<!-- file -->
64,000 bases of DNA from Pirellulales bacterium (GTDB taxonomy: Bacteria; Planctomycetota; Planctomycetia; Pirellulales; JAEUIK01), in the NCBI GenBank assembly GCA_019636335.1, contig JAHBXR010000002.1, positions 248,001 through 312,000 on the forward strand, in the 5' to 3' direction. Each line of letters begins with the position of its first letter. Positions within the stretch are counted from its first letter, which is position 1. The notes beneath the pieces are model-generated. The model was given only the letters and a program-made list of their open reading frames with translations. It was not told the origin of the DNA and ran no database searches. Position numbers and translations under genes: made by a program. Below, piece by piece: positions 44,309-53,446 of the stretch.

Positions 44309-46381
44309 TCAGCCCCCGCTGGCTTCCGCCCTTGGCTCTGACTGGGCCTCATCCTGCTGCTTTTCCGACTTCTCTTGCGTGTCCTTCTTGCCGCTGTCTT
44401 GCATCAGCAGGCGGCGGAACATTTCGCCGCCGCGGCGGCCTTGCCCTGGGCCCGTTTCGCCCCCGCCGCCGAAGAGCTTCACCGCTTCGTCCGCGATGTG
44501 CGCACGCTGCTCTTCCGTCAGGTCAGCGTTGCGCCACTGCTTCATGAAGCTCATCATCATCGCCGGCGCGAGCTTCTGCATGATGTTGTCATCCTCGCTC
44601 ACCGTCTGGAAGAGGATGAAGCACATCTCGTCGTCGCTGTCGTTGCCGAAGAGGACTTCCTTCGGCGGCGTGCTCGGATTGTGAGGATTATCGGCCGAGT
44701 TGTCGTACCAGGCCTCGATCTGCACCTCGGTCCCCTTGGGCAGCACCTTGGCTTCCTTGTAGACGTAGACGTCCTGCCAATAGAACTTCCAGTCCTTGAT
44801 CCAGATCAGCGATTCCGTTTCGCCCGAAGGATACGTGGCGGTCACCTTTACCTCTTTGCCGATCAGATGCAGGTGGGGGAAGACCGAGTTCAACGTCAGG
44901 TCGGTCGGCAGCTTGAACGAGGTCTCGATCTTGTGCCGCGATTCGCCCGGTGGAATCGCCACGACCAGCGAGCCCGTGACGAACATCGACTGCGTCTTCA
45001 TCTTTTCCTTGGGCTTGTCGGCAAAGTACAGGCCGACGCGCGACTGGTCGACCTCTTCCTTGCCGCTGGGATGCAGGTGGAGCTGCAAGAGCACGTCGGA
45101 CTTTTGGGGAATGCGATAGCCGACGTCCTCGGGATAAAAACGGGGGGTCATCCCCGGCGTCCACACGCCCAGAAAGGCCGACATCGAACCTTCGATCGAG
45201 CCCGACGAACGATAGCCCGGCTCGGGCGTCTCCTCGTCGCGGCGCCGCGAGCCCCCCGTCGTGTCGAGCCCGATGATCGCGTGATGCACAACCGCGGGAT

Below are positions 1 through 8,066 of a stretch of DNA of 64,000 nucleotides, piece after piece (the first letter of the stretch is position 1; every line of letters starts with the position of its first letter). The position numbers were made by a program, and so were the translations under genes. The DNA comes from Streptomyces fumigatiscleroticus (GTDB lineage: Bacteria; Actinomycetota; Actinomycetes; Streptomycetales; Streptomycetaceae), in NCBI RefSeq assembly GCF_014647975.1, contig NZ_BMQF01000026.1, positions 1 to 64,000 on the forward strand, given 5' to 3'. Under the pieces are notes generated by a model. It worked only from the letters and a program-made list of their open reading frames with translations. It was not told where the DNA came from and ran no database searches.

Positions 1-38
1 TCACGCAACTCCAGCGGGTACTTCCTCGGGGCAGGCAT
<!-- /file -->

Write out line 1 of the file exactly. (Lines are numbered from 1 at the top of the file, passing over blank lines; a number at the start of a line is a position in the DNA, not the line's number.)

64,000 bases of DNA from Pirellulales bacterium (GTDB taxonomy: Bacteria; Planctomycetota; Planctomycetia; Pirellulales; JAEUIK01), in the NCBI GenBank assembly GCA_019636335.1, contig JAHBXR010000002.1, positions 248,001 through 312,000 on the forward strand, in the 5' to 3' direction. Each line of letters begins with the position of its first letter. Positions within the stretch are counted from its first letter, which is position 1. The notes beneath the pieces are model-generated. The model was given only the letters and a program-made list of their open reading frames with translations. It was not told the origin of the DNA and ran no database searches. Position numbers and translations under genes: made by a program. Below, piece by piece: positions 44,309-53,446 of the stretch.